Friday, 3 June 2016

DOTTY ABOUT KLEE







  Ad Parnassum is one of my favourite paintings, so I had no difficulty making my choice. The more I looked at the painting, the more complex it seemed. What I find fascinating is the layering, first the coloured squares, then the white dots, followed by a second layer of diluted colour over the dots. I wanted to try to give an impression of complex layers of colour and  I spent a lot of time thinking about how I was going to approach it. I decided to overlay my fabric scraps with a sheer fabric and then add dots with  white markal which were then overstitched with stranded cotton. I was not sure whether it would work and found it difficult working out what colours of thread to put where as I could not see the overall picture until it was finished. The stitching shrank the piece rather more than I had anticipated and when it was finished it was less than 15 inches square. However I am going to solve this problem by mounting it on a sqaure of black felt (I do not have any at the moment so a square of ordinary black fabric has had to be a stand in in the photograph!). I actually prefer it with the black 'frame' as it makes it stand out and finishes it off better.



11 comments:

  1. I can appreciate your dilemma of trying to do an overlay. I wonder how he actually executed that piece! Your black lines are just right - thin is good.

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  2. Lovely piece, and I can see why you had to wait until your eyes were better before finishing it. I assume all the dots are hand stitched, and they are so wonderfully neat. I too had problems with shrinkage, I ended up having to include more areas around the main section just to get the required size. I agree with Dianne, your black lines look just right.

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  3. A sophisticated interpretation of his piece, Jinnie. I take my hat off to you for all the thought and time you spent on the piece. No wonder it hurt your eyes! But, you have carried it off. Love those two black lines.

    Hilary

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  4. Yes, I was definitely seeing spots before my eyes! I think that the dots would have been better closer together, but I don't think I could have coped with that, not to mention that it took me ages as it was.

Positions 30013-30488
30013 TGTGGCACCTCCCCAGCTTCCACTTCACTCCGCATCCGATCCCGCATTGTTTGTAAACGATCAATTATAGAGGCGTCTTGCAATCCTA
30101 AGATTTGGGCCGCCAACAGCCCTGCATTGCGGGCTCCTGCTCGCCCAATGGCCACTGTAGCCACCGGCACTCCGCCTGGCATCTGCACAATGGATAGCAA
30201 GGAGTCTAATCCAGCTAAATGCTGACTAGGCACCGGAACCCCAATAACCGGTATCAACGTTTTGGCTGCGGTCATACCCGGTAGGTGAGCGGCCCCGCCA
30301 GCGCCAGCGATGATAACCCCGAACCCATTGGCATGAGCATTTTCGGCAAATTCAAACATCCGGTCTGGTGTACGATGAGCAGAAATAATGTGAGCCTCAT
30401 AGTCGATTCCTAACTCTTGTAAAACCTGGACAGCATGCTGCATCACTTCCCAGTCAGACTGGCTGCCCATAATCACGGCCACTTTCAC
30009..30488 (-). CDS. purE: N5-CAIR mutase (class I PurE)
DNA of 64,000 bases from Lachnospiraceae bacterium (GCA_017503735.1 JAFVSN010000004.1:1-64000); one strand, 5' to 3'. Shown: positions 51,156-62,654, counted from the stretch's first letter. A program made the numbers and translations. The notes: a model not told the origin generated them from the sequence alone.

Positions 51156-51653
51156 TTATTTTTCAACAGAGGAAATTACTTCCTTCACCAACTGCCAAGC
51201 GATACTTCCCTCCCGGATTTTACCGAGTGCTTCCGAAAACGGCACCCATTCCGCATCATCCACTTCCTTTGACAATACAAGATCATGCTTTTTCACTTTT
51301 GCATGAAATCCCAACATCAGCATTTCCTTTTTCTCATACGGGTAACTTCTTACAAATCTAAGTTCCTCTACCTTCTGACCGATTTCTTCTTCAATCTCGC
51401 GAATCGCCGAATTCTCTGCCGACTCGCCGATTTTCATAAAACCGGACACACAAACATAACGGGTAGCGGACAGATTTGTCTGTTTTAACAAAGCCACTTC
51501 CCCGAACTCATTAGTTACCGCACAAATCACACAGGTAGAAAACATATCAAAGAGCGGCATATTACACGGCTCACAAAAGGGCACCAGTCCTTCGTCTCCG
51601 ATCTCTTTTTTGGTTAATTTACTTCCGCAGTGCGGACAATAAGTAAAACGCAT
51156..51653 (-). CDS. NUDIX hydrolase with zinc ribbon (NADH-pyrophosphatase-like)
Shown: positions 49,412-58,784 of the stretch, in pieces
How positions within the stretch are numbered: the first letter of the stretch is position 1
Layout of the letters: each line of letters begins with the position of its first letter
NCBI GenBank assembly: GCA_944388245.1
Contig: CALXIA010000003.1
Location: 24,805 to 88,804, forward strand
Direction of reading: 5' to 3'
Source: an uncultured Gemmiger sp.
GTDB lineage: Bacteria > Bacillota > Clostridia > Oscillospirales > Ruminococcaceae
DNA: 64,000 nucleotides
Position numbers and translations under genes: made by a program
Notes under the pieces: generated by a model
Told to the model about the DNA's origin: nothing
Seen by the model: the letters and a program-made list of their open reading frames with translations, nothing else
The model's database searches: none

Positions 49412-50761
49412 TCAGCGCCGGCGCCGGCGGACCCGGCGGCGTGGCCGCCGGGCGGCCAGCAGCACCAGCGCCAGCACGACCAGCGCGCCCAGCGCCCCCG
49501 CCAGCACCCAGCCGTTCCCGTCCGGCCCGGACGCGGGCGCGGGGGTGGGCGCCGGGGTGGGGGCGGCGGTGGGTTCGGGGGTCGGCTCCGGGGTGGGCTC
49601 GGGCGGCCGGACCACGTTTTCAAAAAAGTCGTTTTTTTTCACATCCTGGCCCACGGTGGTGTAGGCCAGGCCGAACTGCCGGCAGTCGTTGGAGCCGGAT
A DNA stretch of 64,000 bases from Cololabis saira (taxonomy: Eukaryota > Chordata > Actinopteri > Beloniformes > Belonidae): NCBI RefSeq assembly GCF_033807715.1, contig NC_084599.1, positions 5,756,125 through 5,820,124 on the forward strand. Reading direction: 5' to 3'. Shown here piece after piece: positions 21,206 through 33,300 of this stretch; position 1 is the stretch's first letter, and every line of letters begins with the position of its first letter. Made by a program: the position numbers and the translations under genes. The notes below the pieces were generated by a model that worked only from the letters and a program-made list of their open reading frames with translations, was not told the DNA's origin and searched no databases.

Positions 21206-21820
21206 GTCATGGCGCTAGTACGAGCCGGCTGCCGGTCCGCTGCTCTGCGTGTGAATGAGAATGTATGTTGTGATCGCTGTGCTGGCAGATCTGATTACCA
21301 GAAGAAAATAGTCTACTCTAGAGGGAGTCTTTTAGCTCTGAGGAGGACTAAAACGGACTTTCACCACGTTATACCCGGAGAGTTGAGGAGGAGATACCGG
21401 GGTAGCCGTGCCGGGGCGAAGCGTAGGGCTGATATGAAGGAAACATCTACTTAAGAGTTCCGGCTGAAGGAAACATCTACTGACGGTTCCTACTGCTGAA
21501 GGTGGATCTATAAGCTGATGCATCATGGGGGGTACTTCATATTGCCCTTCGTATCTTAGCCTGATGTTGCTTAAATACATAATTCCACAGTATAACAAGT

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    1. Interesting how many of us were tempted or influenced by this one picture. I was immediately drawn to it because of the dots and my wonderful little dot-making tool from South Africa. I had thought of creating my own image based on a 'picture' of a house and arch, etc, adding the coloured background patches and then the dots - with paint. It did occur to me that the marks on Klee's painting were not dots and maybe that and that I would have to add the second layer of coloured dots, probably put me off.

      I did also seriously think of making a pojagi quilt based on Klee's 'Flora on the Sand' painting but haven't done any pojagi yet so that would have involved learning something from scratch. I probably made the right choice. But the sheers would have given just the right transparency and luminescence I think.

      Hilary

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  5. Wow! Jinnie, you must be so pleased with this piece. It's an accomplished reflection of the original painting, with its palette, its patchwork background, its veiling with the white specks, and the use of the black line to indicate a "subject". PLUS it stands alone as a successful work in itself. Well done!

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  6. Great job! Very Klee-like with your own touch. Love the black lines.

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  7. I wondered how this piece could be interpreted when I first viewed Klee's work and am amazed at how well you did this . It gives the exact 'feel' of the original which is a great achievement ,considering the complexity of the painting.R

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  8. You can see how much thought you gave to the piece so well done on executing it so successfully. Working with sheers can be tricky and everything you have done has worked so well and it came together beautifully. A really good interpretation of, in my opinion, was a very difficult piece to interpret successfully, so well done on your achievement.

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  9. As Heather said, this piece is successful in it's own right. Whilst closer dots may have been closer ot the original, your version has definitely made it your own. Hats off to you - an excellent interpretation!

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